Do Different Parts of Your Body Age Differently?

Posted on 14 September 2020

Telomere length has long been considered to play an important role in ageing and disease. Longer telomeres are associated with aging well, while shorter telomeres are associated with increased risk of age-related diseases and mortality.

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But so far, most studies investigating the telomere length and aging relationship have focused solely on our blood cells, but is this actually representative of telomere length in other tissues? And therefore, do all our organs and tissues age at the same rate?

The answer has important implications for the study of telomeres in age-related disease.

In the study, the scientists took advantage of the Genotype-Tissue Expression (GTEx) project, a massive public resource focused on collecting samples from many different tissues from hundreds of human subjects.

The researchers used a new type of assay for measuring telomere length, comparable in cost to traditional methods but with “higher throughput and better precision,” according to study co-author Muhammad Kibriya, MD, PhD, Research Associate Professor at the Institute for Population and Precision Health at UChicago. By analyzing more than 6,000 tissue samples across over 20 tissue types and nearly 1,000 unique post-mortem human subjects, Kibriya said, “We were able to find statistically significant tissue-to-tissue differences in telomere length within the sample set.”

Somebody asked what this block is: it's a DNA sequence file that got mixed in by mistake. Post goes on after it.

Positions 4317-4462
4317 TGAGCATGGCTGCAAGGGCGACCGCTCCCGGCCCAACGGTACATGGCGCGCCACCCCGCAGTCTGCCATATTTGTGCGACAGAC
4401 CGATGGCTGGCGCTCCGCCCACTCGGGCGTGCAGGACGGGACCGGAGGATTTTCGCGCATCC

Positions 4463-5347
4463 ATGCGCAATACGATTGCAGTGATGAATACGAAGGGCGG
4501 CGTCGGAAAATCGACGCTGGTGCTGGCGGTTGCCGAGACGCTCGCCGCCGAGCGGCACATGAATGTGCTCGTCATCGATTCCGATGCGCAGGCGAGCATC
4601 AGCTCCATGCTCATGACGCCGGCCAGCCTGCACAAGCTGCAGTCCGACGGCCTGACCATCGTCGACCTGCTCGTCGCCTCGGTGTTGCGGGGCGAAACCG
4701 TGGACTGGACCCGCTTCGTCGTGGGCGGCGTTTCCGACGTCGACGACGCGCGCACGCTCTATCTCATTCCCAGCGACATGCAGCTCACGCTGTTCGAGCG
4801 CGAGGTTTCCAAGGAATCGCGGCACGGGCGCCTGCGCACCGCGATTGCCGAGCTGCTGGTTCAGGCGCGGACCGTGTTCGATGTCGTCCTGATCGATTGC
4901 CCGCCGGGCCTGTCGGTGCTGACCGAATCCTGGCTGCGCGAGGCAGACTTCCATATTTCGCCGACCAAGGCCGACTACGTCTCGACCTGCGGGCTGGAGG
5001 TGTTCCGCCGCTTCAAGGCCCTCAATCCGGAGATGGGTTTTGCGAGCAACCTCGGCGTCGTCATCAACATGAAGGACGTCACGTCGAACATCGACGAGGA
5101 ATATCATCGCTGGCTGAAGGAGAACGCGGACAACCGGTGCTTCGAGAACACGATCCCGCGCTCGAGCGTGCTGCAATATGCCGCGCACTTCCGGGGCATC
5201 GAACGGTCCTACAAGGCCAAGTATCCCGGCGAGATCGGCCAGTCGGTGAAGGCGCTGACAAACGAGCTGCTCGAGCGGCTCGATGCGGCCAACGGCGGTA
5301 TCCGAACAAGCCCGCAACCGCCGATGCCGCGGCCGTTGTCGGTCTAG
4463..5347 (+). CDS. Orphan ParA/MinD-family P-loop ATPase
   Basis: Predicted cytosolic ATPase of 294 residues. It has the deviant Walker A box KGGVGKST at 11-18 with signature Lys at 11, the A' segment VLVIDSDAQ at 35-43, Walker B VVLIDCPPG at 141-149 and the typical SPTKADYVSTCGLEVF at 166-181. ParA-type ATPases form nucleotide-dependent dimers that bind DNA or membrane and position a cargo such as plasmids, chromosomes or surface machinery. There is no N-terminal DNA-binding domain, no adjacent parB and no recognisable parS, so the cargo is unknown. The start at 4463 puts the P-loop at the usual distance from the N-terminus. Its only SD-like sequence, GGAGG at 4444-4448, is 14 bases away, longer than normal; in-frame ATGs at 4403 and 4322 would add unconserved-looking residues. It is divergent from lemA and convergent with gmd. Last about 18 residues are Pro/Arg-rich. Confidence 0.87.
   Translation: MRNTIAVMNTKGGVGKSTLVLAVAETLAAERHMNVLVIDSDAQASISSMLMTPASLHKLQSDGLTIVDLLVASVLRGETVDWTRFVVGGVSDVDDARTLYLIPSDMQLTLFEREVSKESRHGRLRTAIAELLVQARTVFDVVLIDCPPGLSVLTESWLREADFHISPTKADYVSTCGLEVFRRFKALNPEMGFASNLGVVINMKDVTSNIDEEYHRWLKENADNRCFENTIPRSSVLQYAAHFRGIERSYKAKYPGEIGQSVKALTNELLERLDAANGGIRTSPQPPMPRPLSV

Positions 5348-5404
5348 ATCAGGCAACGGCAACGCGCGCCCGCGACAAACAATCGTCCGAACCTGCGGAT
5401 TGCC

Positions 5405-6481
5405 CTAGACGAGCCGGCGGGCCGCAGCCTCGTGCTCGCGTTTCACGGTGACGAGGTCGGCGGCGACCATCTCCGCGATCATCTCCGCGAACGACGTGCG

They found that out of the 23 tissues they studied, telomere length in 15 tissues showed a clear, positive correlation with telomere length in whole blood cells, supporting the use of easily collected whole blood cell telomere length as a proxy for telomere length in harder-to-access tissues, like brain and kidney.

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Telomeres and Aging: Longer telomeres are associated with aging well, while shorter telomeres are associated with increased risk of age-related diseases and mortality.

Interestingly, some relationships involving telomere length that have been established in blood cells did not hold true in other tissues:

Some patterns held up across different tissues, like shorter telomeres in aging, and longer telomeres in people of African ancestry, but others didn’t, like longer telomeres in females. We observed shorter telomeres among smokers in only a few tissues.”

Click here to view original web page at www.sciencedaily.com

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